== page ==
Afghan City Prospers Under Tough Governor

In northern Afghanistan, Mazar-e-Sharif is a city of one million bustling with optimism and development. That's in sharp contrast with Kabul and Kandahar. Many attribute the city's growth to the governor, who has capitalized on the relative security of that region. But the governor has a reputation as a strongman who doesn't tolerate opposition in any form.

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DAVID GREENE, host:

This is MORNING EDITION from NPR News. Good morning, I'm David Greene.

RENEE MONTAGNE, host:

And I'm Renee Montagne.

No question about it, Afghanistan can certainly use the billions of dollars the U.S. plans to spend on reconstruction and development projects. But there is one city in the north of Afghanistan that seems to be doing fine on its own.

NPR's Jackie Northam paid a visit to Mazar-e-Sharif.

(Sound bite of traffic)

JACKIE NORTHAM: There is one sound that rises above all others in Mazar-e-Sharif. It's louder than the call to prayer five times a day, from the 15th century Blue Mosque in city center. It rises above the din of traffic that never seems to slow in this city of one million people. The dominant sound in Mazar-e-Sharif lately is the sound of progress.

(Sound bite of machinery)

NORTHAM: You hear it at the many construction sites around the city, at the lumberyards and the factories. Old buildings are being torn down. New apartment blocks and shopping centers are going up. By Afghan standards, Mazar-e-Sharif is a boomtown.

Qassim Rahimi(ph) is the managing director of Barakat(ph), a large Afghan construction and import/export company, which has branches in three regional countries. Rahimi says only part of all this development is being paid for by the government.

Mr. QASSIM RAHIMI (Managing Director, Barakat): I believe the biggest support comes from the people of Mazar-e-Sharif, from the business people, from the people who are doing business here. And they are participating and they are spending their own money to build Mazar-e-Sharif.

NORTHAM: From Rahimi's office in a new building, you can see a freshly painted traffic circle. In the center is a large modern sculpture. It's called Barakat Circle. Rahimi says it cost the company $150,000. It's one of many traffic circles in Mazar-e-Sharif that are paid for by local companies, each one seemingly better constructed or adorned than the next.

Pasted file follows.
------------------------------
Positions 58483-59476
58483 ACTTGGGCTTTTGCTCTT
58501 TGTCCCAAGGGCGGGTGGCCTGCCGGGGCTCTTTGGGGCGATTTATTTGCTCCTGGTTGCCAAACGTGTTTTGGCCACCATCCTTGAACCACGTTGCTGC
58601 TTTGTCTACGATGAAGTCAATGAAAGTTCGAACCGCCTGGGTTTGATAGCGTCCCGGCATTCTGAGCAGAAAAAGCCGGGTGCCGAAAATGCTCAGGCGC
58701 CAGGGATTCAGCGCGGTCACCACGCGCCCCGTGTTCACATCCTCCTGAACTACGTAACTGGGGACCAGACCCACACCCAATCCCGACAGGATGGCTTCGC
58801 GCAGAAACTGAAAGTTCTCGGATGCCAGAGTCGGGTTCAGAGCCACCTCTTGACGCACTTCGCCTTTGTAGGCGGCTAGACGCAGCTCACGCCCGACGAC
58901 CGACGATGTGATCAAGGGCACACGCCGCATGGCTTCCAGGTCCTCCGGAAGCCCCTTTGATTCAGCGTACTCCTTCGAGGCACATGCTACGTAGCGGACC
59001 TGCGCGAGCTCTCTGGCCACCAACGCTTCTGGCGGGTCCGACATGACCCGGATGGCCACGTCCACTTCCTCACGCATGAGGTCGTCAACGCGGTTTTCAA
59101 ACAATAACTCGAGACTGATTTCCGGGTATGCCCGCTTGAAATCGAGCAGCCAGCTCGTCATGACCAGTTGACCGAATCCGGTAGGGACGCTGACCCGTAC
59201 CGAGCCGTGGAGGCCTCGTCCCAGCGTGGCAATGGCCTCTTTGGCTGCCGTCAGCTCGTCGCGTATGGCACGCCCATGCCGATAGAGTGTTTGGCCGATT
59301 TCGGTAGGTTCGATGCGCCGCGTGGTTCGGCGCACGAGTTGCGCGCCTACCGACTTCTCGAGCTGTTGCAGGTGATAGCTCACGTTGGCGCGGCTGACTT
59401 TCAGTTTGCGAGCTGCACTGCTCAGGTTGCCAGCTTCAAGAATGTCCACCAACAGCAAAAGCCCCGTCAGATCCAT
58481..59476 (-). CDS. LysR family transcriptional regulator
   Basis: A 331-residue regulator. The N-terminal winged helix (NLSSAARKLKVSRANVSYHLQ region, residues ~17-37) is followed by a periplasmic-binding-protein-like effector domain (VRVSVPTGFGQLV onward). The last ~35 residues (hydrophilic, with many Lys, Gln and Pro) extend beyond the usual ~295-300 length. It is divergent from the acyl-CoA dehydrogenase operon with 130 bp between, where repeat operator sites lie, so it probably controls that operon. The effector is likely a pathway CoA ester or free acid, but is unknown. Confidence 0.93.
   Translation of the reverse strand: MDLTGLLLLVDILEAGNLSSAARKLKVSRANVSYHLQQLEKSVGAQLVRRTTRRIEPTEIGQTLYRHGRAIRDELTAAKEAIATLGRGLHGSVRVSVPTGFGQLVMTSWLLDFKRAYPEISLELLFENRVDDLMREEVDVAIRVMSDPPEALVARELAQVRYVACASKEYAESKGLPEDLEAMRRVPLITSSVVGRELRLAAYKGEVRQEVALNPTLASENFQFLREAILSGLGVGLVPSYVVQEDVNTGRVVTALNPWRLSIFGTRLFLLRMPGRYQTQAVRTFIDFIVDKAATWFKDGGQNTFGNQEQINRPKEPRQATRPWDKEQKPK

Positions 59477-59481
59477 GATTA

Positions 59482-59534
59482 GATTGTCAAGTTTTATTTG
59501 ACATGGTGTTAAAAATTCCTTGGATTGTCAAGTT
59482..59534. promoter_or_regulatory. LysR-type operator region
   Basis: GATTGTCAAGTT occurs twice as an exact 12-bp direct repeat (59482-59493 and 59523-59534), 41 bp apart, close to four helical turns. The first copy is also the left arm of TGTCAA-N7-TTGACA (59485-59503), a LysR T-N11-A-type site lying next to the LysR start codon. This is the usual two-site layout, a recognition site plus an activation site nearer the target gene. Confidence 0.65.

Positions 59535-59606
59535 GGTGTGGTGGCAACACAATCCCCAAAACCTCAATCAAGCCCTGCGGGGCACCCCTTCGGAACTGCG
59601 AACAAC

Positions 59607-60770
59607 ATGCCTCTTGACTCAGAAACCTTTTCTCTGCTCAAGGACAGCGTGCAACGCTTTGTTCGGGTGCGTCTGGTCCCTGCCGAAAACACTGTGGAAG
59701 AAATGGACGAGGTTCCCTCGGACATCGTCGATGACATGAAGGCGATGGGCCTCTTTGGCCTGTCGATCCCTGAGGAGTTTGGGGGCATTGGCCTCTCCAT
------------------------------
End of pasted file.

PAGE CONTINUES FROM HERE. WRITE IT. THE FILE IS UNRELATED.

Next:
There are also streets named after Afghan Airlines, which have helped finance the city's development. One of the features of Mazar-e-Sharif is its smooth paved roads, unusual in Afghanistan. Large trucks coming from Central Asia constantly move through the city.

Rahimi says business has picked up since Afghanistan's other transit routes have become more insecure.

Mr. RAHAMI: Mazar-e-Sharif became a gate for the import of variety of products, especially foodstuff and petroleum. And all these items are being imported here, Mazar-e-Sharif, and then from here it's going to be distributed among other cities, even to Kabul or Kandar or Gardeyz(ph) or other places.

NORTHAM: Mazar-e-Sharif lies on the old Silk Road; business is part of the city's tradition. Rahimi, like many others, says effort to continue that tradition can be attributed to the provincial governor, a former commander in the anti-Taliban Northern Alliance, named Ustad Atta Mohammad.

Anna Larsen(ph), with the independent Afghanistan Research and Evaluation Unit, says Atta has been instrumental in keeping Mazar-e-Sharif and the rest of province secure.

Ms. ANNA LARSEN (Afghanistan Research and Evaluation Unit): Ustad Atta is extremely powerful. He's very influential in the area. He has a lot of support from the people of Mazar City and also outside. Anyone who is anyone is connected to Ustad Atta and that is not a secret - that is relatively well-known.

NORTHAM: But Larsen says if you don't have those connections with Atta, it's difficult to get anywhere. Many local people say Atta has a reputation as a strong man who doesn't tolerate opposition.

In a recent study, Larson's organization found very few political parties emerging in the Mazar-e-Sharif region.

Ms. LARSEN: And also, (unintelligible) did exit, talking very much about the limits to political freedom. So it seems that you have a sort of tradeoff between the economic development on one hand, and on the other hand, the political freedom that you might expect in a fledgling democracy, perhaps.

(Sound bite of ink jet printer)

NORTHAM: But Sumat Jurazoda(ph), who runs a small printing company, says compared to the rest of Afghanistan that trade off in Mazar-e-Sharif is worth it, as least for now.

Mr. SUMAT JURAZODA (Printer): (Through Translator) My business has doubled over the last five years. It's good now. Anyone can do business in Mazar-e-Sharif.

NORTHAM: A smiling Jurazoda says he plans to buy more printing presses in the next few months and expand his business.

Jackie Northam, NPR News, Mazar-e-Sharif.

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